Dimitris Avramopoulos, the incoming Greek EU commissioner for migration and home affairs, thinks that EU’s foreign embassies should make it possible for migrants to request asylums. “We should have offices in the EU delegations all over the world, in particular in third countries, where we should allow people to apply for asylum or for legal migration status,” he said to euro-deputies at his hearing on Tuesday (30 September).
This idea does not coincide with the EU’s current approach to migration policy, which is much stricter and often criticized for making refugees set out on hazardous journeys across the Mediterranean Sea. Since the beginning of this year, approximately 3,000 people have died in the attempts to reach the European coast, according to the data of Amnesty International. The organization published its research yesterday (30 September) calling for a collective EU response amidst Italy’s alleged plans to limit its Mare Nostrum search and rescue naval operations.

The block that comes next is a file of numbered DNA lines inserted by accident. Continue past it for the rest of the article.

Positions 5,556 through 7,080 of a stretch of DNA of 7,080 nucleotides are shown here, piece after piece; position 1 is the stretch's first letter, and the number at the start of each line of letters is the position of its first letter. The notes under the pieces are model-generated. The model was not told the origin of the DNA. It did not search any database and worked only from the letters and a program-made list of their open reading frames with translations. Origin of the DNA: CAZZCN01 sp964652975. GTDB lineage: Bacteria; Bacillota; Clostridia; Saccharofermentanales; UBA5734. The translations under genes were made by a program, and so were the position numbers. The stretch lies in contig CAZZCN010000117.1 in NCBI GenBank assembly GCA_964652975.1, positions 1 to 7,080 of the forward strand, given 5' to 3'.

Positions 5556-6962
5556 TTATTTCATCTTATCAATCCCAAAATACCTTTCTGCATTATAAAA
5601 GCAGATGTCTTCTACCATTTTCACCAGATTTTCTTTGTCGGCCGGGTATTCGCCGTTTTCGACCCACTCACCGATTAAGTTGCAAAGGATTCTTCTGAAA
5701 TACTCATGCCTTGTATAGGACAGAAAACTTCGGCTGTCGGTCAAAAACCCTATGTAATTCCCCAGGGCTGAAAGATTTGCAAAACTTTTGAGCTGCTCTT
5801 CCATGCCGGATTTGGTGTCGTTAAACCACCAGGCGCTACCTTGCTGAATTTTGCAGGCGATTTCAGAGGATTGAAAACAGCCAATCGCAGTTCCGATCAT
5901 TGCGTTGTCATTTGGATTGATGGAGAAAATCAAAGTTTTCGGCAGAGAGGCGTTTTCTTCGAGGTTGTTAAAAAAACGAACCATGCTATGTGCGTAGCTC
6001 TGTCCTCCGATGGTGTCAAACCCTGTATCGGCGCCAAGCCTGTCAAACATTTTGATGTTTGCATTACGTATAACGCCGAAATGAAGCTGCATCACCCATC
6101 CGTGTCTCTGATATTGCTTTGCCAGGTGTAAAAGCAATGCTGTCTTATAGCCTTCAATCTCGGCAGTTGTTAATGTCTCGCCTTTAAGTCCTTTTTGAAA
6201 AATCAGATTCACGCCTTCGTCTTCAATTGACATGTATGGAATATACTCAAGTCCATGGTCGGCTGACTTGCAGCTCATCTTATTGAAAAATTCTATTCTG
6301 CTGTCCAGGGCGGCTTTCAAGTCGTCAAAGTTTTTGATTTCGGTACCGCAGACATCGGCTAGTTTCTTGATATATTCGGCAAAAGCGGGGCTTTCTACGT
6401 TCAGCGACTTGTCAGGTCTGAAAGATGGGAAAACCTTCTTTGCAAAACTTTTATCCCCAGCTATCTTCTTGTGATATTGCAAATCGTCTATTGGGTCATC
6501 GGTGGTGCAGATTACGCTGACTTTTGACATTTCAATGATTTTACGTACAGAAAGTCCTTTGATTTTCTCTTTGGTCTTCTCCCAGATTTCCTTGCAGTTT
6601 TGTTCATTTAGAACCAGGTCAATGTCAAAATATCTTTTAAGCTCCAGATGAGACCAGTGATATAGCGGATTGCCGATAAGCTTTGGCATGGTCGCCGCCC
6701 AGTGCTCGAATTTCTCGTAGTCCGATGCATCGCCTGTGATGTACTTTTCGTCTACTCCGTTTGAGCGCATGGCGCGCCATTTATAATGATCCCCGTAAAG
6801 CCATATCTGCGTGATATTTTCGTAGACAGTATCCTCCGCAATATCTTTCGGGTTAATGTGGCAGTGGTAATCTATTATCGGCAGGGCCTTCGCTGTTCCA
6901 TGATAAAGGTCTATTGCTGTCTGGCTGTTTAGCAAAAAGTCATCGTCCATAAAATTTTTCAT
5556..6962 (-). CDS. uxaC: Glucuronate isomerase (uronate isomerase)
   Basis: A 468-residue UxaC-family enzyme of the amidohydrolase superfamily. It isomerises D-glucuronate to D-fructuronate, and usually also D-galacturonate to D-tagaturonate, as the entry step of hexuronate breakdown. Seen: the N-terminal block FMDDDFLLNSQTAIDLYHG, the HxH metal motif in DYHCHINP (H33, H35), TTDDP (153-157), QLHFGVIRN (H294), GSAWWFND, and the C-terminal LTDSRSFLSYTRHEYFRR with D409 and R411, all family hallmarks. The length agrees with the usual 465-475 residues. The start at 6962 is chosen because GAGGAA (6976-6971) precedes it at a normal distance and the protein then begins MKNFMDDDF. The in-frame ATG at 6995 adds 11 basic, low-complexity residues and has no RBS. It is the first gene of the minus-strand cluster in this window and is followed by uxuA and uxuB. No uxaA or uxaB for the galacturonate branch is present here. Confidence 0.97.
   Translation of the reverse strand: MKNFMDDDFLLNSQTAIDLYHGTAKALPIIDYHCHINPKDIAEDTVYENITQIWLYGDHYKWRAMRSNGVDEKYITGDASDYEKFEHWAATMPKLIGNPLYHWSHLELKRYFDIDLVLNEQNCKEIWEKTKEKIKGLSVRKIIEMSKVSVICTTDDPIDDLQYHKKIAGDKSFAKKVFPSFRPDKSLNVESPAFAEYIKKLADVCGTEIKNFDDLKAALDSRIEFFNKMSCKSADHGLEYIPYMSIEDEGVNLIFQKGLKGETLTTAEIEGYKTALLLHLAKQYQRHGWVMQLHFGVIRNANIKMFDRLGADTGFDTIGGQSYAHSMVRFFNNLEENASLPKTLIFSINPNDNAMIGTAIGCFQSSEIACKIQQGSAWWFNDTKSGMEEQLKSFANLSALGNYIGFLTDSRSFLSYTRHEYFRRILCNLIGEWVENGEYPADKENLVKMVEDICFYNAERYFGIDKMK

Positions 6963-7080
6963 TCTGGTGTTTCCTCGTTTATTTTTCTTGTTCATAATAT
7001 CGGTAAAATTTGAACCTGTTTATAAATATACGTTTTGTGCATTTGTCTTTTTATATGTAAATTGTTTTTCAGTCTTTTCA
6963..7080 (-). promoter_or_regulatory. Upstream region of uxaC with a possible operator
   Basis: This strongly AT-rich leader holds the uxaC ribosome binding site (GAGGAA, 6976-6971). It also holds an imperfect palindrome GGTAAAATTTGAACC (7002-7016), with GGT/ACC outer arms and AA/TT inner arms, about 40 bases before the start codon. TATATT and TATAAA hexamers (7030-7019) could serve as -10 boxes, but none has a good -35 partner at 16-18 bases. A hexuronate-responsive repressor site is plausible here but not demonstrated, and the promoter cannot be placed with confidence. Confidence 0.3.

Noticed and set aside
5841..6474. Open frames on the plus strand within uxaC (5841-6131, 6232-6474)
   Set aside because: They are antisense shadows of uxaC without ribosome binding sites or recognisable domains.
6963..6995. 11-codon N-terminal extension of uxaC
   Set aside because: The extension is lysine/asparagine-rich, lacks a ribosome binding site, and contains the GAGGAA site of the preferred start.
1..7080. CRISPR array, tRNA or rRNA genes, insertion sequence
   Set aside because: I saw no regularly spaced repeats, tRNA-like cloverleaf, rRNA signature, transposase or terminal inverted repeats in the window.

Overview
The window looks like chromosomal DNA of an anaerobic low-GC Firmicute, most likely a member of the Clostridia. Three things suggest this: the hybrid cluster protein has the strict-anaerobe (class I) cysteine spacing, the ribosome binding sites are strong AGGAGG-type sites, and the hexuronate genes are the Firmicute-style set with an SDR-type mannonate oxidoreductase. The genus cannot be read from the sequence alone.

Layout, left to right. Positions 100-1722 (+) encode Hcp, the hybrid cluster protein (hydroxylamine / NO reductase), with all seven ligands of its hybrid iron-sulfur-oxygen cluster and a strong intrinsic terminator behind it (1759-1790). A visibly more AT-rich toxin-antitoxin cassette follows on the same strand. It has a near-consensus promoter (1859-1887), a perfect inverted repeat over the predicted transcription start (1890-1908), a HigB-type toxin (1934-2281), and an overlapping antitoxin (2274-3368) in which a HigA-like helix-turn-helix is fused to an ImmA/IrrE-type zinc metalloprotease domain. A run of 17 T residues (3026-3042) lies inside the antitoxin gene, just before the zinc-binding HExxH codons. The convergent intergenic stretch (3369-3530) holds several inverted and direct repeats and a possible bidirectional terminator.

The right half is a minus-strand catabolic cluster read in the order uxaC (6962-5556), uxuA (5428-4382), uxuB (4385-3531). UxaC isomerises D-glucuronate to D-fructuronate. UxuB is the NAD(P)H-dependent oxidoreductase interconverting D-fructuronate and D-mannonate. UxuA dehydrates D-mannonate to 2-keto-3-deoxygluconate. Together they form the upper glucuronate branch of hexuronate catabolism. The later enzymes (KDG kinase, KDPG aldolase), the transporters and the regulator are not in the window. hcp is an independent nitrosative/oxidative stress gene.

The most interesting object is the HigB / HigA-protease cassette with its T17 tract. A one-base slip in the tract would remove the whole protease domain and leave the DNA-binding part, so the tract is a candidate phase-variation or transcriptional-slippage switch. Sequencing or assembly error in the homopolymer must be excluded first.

Mr Avramopoulos’s proposal has not been embraced by the MEPs. As British center-left MEP Claude Moraes commented that “his idea is not something most members would have heard before” and added that “I would give him marks for imagination.” Yet, the 53-year-old Greek thinks that it is Europe’s responsibility to offer protection to the people fleeing from wars and conflict zones and to respect the rights of asylum seekers. In the run-up to this new proposal, the Dublin regulation is for possible review. The policy demands point-of-entry member states to take care of all incoming requests, which has triggered off a lot of controversy due to the lack of solidarity of unaffected states with the countries that have to deal with the influx of refugees on a daily basis, such as Italy or Greece.